BIOGRAPHY – SIEMENS: THE COMPANY THAT PAID THE LARGEST FINE EVER FOR FCPA VIOLATIONS
The bribery process began with the simple act of setting up off-shore accounts. Who doesn’t have an off-shore account? Once the managers had the off-shore accounts, they gained the additional benefit of removing themselves from the actual bribes. They also employed foreign agents who were given the descriptive and more palatable term of BCAs (business consulting arrangements). The executives involved never referred to any of the money paid to foreign agents as “bribes,” rather they were called “useful expenditures.” With the right terms and the appropriate distance, the Siemens executives could convince themselves that they had never paid a bribe and that they were merely involved in winning business for the company.
The simple questions would have been, “Why do we need off-shore accounts for paying expenses?” “Why are we developing new terms for what we do?” It is also clear from the extensive documentation in the case, as compiled by government agencies from several countries, that those at Siemens who were involved in the accounts and working with BCAs were acutely aware of reality. At one point, Siemens executives involved with “useful expenditures” met together in a restaurant, fully cognizant that they had crossed well over the line into bribery territory. In fact, Siemens’ ubiquitous presence in government contracts around the world indicated it had conquered the territory. As those executives sat at the restaurant that night, they concluded that they could at least get a good game of cards going in prison because there would be so many of them. Yet it would be two more years before the executives and their complex network was even partially uncovered as the subpoenas and regulators arrived. There were so many points along the way when they themselves could have stopped their tools, labels, and accounts, but they all continued to grow because there were no longer any clear lines. One executive said in response to a reporter’s question about culpability, “I was not the man responsible for the bribery. I organized the cash.”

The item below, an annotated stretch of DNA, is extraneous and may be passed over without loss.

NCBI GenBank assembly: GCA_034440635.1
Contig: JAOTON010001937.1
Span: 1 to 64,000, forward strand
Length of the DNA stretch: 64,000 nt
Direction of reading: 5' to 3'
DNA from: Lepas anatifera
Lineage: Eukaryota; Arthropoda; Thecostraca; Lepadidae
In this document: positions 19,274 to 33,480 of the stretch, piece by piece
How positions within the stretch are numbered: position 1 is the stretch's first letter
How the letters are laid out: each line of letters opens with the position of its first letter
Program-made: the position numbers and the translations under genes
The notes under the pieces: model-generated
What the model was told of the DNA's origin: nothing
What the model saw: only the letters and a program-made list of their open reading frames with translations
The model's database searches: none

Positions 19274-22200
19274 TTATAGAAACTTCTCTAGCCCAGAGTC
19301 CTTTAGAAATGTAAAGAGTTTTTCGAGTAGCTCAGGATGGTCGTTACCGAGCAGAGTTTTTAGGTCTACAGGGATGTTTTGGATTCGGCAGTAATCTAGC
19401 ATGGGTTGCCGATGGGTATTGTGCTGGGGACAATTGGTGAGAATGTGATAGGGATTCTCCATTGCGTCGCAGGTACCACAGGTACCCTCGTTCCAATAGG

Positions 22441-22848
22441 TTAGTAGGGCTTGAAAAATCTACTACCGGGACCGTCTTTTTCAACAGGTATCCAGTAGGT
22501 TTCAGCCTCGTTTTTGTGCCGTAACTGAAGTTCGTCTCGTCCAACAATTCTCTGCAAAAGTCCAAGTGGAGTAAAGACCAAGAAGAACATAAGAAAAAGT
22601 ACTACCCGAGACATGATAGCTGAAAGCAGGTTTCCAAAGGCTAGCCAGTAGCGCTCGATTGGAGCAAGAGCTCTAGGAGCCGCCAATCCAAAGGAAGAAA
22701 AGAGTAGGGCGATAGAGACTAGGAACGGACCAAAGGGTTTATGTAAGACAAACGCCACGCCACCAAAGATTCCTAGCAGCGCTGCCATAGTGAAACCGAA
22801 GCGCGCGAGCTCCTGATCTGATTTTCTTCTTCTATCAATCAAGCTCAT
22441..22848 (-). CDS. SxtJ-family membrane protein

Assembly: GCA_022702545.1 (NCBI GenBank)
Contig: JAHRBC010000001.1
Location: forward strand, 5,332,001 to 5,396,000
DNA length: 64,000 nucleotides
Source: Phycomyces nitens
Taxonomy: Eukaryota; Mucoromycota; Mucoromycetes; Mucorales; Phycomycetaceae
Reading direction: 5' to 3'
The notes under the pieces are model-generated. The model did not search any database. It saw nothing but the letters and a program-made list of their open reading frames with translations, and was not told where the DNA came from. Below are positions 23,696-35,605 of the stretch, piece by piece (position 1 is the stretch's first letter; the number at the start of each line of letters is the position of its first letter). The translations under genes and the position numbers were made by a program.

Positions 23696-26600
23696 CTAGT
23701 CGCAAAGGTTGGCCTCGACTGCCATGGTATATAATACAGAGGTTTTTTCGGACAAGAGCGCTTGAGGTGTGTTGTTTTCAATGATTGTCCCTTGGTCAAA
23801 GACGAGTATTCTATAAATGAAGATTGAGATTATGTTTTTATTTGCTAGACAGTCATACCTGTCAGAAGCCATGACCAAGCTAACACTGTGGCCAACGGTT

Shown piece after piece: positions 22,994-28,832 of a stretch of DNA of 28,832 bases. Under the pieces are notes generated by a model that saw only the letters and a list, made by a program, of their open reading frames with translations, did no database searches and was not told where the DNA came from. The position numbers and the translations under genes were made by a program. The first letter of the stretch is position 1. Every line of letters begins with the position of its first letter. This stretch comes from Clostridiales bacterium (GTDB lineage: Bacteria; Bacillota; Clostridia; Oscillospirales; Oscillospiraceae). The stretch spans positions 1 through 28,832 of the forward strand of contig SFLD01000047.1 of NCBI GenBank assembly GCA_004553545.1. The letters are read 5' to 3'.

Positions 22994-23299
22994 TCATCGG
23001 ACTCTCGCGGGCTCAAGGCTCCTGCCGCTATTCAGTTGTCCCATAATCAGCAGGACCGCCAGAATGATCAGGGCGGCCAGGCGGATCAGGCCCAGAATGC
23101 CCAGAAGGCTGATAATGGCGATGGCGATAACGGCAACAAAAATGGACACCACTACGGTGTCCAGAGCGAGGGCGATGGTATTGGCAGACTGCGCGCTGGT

BUSINESS PLANNING TIP (Siemens): Siemens did follow the “four eyes” principle – all payments required two signatures. However, it had made so many exceptions that this form of internal controls was lost.
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8-1 What is Business Crime? The Crimes Within a Corporation (See PowerPoint Slides 8-1, 8-2, and 8-3)
8-1a Financial Fraud: Employees Manipulating Earnings Numbers
· Andrew Fastow: Manipulating the numbers to save jobs
8-1b Marketing Missteps: Sales Zeal and Crimes
· Marketing products by making statements that are not permitted or are not true: pharmaceuticals
8-1c Friendly Fire: Employee Theft
· See Exhibit 8.1 – “A Roster of Wrongdoing”